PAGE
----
scholars must rethink their characterizations of plantation slavery. The absence of a distinct material culture of enslaved Africans does not mean that northern slavery did not exist. Rather, the evidence suggests that cat- egories of race and servitude were ﬂ uid and that life on Atlantic planta- tions was not monolithic. Scholars of Atlantic world slavery, Native New England, or nineteenth- century memory likely will not be surprised by Hayes’s arguments about the mutability of race and diversity of plantation structure. However, Hayes’s study demonstrates the necessity of interdisciplinary understanding of historical archaeology, especially when it comes to studying populations underrepresented in the written record. Slavery before Race makes the case for the persistent need to disentangle race from deﬁ nitions of culture and community. After all, Hayes concludes, two Long Island Algonquian communities continue to petition for tribal recognition against claims that miscegenation has diluted their cultural identity. By drawing out the impli- cations of her study for this contemporary debate, Hayes has reminded historians of race of the immediate importance of their work. Whitney Martinko whitney martinko is an assistant professor of history at Villanova University. She is revising a book manuscript entitled “Progress through Preservation: History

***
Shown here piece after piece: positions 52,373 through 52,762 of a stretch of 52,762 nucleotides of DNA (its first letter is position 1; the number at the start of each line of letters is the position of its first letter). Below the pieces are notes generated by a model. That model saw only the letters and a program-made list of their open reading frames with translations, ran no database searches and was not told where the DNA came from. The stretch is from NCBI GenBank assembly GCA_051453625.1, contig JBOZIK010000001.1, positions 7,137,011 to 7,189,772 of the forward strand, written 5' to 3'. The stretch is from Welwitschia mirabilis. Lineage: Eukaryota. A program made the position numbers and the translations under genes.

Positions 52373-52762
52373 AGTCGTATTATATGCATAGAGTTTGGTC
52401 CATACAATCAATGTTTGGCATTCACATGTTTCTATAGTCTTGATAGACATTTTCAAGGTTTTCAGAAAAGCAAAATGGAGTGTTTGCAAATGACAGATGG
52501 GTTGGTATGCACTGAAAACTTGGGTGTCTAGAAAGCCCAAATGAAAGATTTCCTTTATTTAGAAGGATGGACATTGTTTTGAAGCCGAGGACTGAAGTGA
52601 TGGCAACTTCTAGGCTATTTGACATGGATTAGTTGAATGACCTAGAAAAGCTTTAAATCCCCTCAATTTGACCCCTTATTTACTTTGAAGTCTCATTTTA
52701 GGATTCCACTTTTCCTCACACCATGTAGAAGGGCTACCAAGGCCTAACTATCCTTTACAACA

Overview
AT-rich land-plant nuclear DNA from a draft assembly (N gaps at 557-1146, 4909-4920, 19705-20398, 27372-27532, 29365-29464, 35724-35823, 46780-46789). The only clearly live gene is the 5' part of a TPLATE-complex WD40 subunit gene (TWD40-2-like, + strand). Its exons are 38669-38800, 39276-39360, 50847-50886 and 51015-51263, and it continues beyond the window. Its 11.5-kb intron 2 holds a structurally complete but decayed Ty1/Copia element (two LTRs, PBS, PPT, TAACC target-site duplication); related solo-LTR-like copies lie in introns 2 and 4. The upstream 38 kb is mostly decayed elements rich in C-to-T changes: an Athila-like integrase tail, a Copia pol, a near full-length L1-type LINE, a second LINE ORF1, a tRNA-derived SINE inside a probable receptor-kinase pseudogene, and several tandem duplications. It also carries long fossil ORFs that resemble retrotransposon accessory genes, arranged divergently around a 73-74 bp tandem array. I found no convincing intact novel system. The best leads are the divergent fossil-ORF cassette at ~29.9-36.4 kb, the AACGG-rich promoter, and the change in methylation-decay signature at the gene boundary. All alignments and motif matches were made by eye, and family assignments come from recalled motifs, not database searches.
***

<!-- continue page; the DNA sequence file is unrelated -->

The Journal of the Civil War Era – University of North Carolina Press
Published: Aug 9, 2014
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